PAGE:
Houses for sale in Costa Blanca South, Costa Blanca, Valencia, Spain

Area Guide
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* Sizes listed are approximate. Please contact the agent to confirm actual size.

The Costa Blanca area guide

Sights and attractions

Between Gandia in the north and Murcia in the south, 200km of Costa Blanca basks in the Mediterranean sun. Long-favoured as an ideal paradise by tourists from the UK and Germany, it has naturally evolved over the years to provide for the huge tourist industry. However, it has not lost the historic, iconic beauty that made it famous.

It wasn't until the 1960s and 1970s that northern Europeans first started to take notice of the area, but the Costa Blanca had a rich history before that. The Moors occupied it by force in 711 AD and shaped the region culturally, economically and even geographically. It was the Moors who introduced peaches, oranges and almonds and it was the Moors who carved out the terraced landscape.

Since 1492, when it fell to the Catholic Spanish rulers, the Costa Blanca has had a big part to play in Spanish history. In particular, it was a stalwart republican stronghold in the Spanish civil war. Now, the historic markings are offset by a lively, buzzing new face to the Costa Blanca brought about by the explosion of the tourist industry.

That's not to say the Costa Blanca has changed unrecognisably. The same character remains in the independent cafes of remote towns and villages, the medieval churches, the beautiful landscapes and the unsurpassed, long beaches.

The attractions of Benidorm and Alicante are well-known: fantastic restaurants, bars, nightclubs and an atmosphere unlike anywhere else in Europe. What's more, there is a well-established expat population that have built up a warm, welcoming social scene for any newcomers.

The unspoilt beaches offer all the Mediterranean sun, sand and sangria-based activities you'd expect. Whether it's a relaxing afternoon in a cafe or a thrilling speedboat tow in a rubber ring you're after - rest assured, you'll find it. Further inland, away from the modernised cities, the more remote villages and towns offer something very different. The whitewashed houses, cobbled streets, family-owned restaurants and centuries-old buildings are all there to be explored for those that wish to.

It is, however, the natural beauty of the area that has remained unchanged over the centuries and makes it unique. From areas of outstanding natural beauty like the mountains around Guadalest to the Algar Waterfalls and 320,000 square meter Terra Natura wildlife park - it's not just the people and culture that makes Costa Blanca so popular.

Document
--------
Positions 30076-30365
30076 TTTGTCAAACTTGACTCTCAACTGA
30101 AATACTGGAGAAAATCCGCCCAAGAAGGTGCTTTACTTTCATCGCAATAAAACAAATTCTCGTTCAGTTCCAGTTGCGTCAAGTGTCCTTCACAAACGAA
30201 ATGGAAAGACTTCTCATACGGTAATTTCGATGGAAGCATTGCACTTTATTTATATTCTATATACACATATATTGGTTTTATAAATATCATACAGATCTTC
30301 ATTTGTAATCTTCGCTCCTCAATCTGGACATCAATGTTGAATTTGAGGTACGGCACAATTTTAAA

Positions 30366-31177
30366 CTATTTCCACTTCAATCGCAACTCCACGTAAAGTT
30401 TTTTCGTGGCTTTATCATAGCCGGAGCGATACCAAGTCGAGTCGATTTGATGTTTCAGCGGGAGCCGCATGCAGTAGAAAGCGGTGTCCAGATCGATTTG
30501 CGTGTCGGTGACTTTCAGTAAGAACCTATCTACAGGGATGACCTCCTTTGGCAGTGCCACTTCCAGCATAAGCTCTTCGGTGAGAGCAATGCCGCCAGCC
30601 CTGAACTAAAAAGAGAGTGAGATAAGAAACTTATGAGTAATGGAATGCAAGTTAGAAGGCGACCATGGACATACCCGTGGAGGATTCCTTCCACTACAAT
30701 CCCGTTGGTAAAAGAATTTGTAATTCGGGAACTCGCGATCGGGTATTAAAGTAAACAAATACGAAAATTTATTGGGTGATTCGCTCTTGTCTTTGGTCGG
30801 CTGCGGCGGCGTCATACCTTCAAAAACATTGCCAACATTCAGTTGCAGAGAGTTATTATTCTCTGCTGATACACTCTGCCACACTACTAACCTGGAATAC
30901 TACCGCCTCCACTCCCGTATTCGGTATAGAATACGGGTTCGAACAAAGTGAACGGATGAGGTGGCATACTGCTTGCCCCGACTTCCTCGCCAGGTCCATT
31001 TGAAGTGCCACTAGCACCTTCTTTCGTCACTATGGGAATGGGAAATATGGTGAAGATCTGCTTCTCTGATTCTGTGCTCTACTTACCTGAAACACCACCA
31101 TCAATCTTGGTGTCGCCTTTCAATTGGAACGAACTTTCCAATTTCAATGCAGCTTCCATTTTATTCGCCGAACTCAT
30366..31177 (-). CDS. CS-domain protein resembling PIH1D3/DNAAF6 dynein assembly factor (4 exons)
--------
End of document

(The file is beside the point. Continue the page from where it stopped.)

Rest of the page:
Restaurants and cafes

The Costa Blanca, as a historically diverse Mediterranean area, has a fantastic food culture. The classic Spanish approach to food is there, with Arabic and African influences meeting European cooking. The Costa Blanca itself grows some of the best rice in Spain so, naturally, the paella is fantastic.

Restaurants and cafes are everywhere you go and it's harder to find a bad one than a good one. Famously, Amigos in Benidorm has a glowing reputation but further afield there's much to be explored. Our advice: ask the locals where they like to go. That's when you'll find true gems.


Tourism has helped develop the shopping scene along the Costa Blanca enormously. There are now malls in every major town and city which feature familiar favourites such as Zara and H&M, a well as local spots like Massimo Dutti. That's not all, though. The boutique shopping scene is also outstanding. Towns and larger villages will always have quirky, interesting places to explore as you get to know the area.


Direct flights to Alicante are regular from almost any major European city, so getting to Costa Blanca is never going to be a headache. Once there, the local transport links are excellent between cities, but realistically, if you plan to stay longer than a few days and do a bit of exploring, you'll want to look into using a car.

There are plenty of places to rent one for a few days or weeks, including Sixt, Europcar and Hertz. Longer than that, it makes much more sense to buy locally rather than import your car from home as it can be very expensive.

Whilst every effort has been taken to ensure the above information is up to date, some inaccuracies may occur. If you notice any inaccuracies please contact

All information was correct at time of publication and is provided in good faith.

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